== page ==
This article focuses on how to build a diverse and profitable law firm, one which is financially healthy and which benefits from the (1) expanded pool of talent and different perspectives, (2) increased caliber and richness of a firm's resources and services, and (3) increasingly heterogeneous workforce and client base that diversity provides.
The Importance of Professional Development
Profitability has been the primary measure of success in law firms. Firms have concentrated on operating efficiencies and business development strategies to pare costs and increase revenues. These efforts are consistent with a culture driven by the bottom line.
Professional development represents a largely untapped strategy for achieving profitability. The law firm culture generally does not place a high value on training or development, except for programs to enhance legal knowledge and technical skills, both of which have clear links to the bottom line. Firms assume that good lawyers pick up non-technical skills on their own and that firms should not have to spend money to train them.
Law firms cannot afford not to evaluate, coach, and develop their professionals. The highly competitive legal marketplace demands top performance, yet many lawyers under-perform. Simply weeding out all but the top performers is costly: the lost investment in recruitment and training and the loss of clients, are only some of the enormous but largely unrecognized costs of turnover.
In addition, an estimated 30-50 percent of high potential employees do not reach their potential. They generally derail not because of a lack of technical skills, intelligence, or track record but rather because weaknesses are ignored until they cause real trouble. For example, some attorneys who became partners 20 or 30 years ago have become casualties of recessionary times in law firms because they never learned how to develop business when it became necessary for survival.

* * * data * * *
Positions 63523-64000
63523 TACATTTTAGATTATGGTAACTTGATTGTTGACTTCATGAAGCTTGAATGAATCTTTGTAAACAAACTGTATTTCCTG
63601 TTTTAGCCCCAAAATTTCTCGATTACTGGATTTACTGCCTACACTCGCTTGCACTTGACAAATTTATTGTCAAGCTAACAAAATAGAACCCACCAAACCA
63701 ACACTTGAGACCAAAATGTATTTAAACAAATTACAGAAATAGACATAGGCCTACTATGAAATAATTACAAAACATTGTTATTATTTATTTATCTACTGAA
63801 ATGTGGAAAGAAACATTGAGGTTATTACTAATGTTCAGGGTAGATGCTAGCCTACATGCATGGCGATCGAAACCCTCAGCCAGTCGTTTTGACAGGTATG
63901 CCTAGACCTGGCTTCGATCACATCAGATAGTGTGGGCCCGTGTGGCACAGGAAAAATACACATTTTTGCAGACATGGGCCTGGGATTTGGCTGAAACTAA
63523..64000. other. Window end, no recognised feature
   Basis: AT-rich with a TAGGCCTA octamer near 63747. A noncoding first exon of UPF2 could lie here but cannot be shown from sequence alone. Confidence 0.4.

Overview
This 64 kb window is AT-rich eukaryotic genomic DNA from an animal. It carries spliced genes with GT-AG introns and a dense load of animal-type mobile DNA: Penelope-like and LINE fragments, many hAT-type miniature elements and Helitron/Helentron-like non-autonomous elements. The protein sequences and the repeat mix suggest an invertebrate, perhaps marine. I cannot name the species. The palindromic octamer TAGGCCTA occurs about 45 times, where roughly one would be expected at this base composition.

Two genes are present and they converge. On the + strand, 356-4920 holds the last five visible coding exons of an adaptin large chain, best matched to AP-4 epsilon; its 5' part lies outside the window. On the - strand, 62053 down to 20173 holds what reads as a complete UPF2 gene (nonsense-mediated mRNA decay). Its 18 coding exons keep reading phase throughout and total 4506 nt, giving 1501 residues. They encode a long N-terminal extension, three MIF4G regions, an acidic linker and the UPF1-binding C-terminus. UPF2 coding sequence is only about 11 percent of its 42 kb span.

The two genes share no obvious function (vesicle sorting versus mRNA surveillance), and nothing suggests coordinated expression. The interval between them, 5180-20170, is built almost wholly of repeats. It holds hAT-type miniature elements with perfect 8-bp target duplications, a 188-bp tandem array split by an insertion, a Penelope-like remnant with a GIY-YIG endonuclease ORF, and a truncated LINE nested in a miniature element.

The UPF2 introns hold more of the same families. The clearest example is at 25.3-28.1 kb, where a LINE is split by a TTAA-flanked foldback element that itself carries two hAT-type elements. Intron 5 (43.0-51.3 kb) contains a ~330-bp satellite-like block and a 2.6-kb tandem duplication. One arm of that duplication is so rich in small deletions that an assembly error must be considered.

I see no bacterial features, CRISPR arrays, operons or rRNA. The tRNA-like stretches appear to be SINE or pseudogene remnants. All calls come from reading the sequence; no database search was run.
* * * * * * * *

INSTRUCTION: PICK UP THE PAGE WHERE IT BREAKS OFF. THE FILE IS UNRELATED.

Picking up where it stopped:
Poor relationships with others are another cause of derailment. The technical expertise of a brilliant attorney may prompt a firm to overlook interpersonal deficiencies, such as a tendency to humiliate others publicly for their lack of brilliance. Over time the cumulative impact of mistreatment of colleagues, subordinates, or clients may undermine their willingness to work with that attorney and ultimately force the attorney out of the firm.
Finally, the findings from corporate America and research studies demonstrate convincingly that professional development activities have a significant effect on performance, productivity, and profitability.
Professional Development, Profitability, and Diversity
Professional development is an important vehicle for building a profitable law firm, as well as one that is diverse. Fostering technical, business development, interpersonal, and managerial skills in all attorneys maximizes firm, as well as individual, performance. It may also spell the difference between success and failure for women and minorities who are more likely to be judged by harsher standards, and have fewer role models and less access to career opportunities and feedback.
Top performance is the key to profitability. When associates are trained in how to develop business, they are more confident, motivated, and willing to market the firm's services. When partners are coached in how to manage associates, support staff, and clients, they are more effective in motivating, delivering quality service, and addressing performance problems. When attorneys receive performance feedback from bosses, peers, and subordinates, they understand in specific, data-based terms, where their performance needs improvement.
Which brings us to the second objective -- diversity. In a national study of 16 organizations recognized for their diversity efforts, the Center for Creative Leadership (CCL) found that organizations frequently recruit diverse populations but do not develop and retain them.
Recruitment alone is not sufficient: development is the "missing link" in many diversity efforts. The return on an investment in diversity will only be realized if the firm makes a concerted effort to develop diverse employees once they have been hired.
This article originally appeared in the Summer 1997 issue of AILTO Insider (Volume 11, Issue 1), a publication of The American Institute for Law Training within the Office, a project of the ALI-ABA Committee on Continuing Professional Education in cooperation with the ABA Standing Committee on Continuing Education for the Bar. Copyright © 1997 American Institute for Law Training within the Office. All rights reserved. This information of any portion thereof may not be copied or disseminated in any form or by any means or downloaded or stored in an electronic database or retrieval system without the express written consent of the American Institute for Law Training within the Office.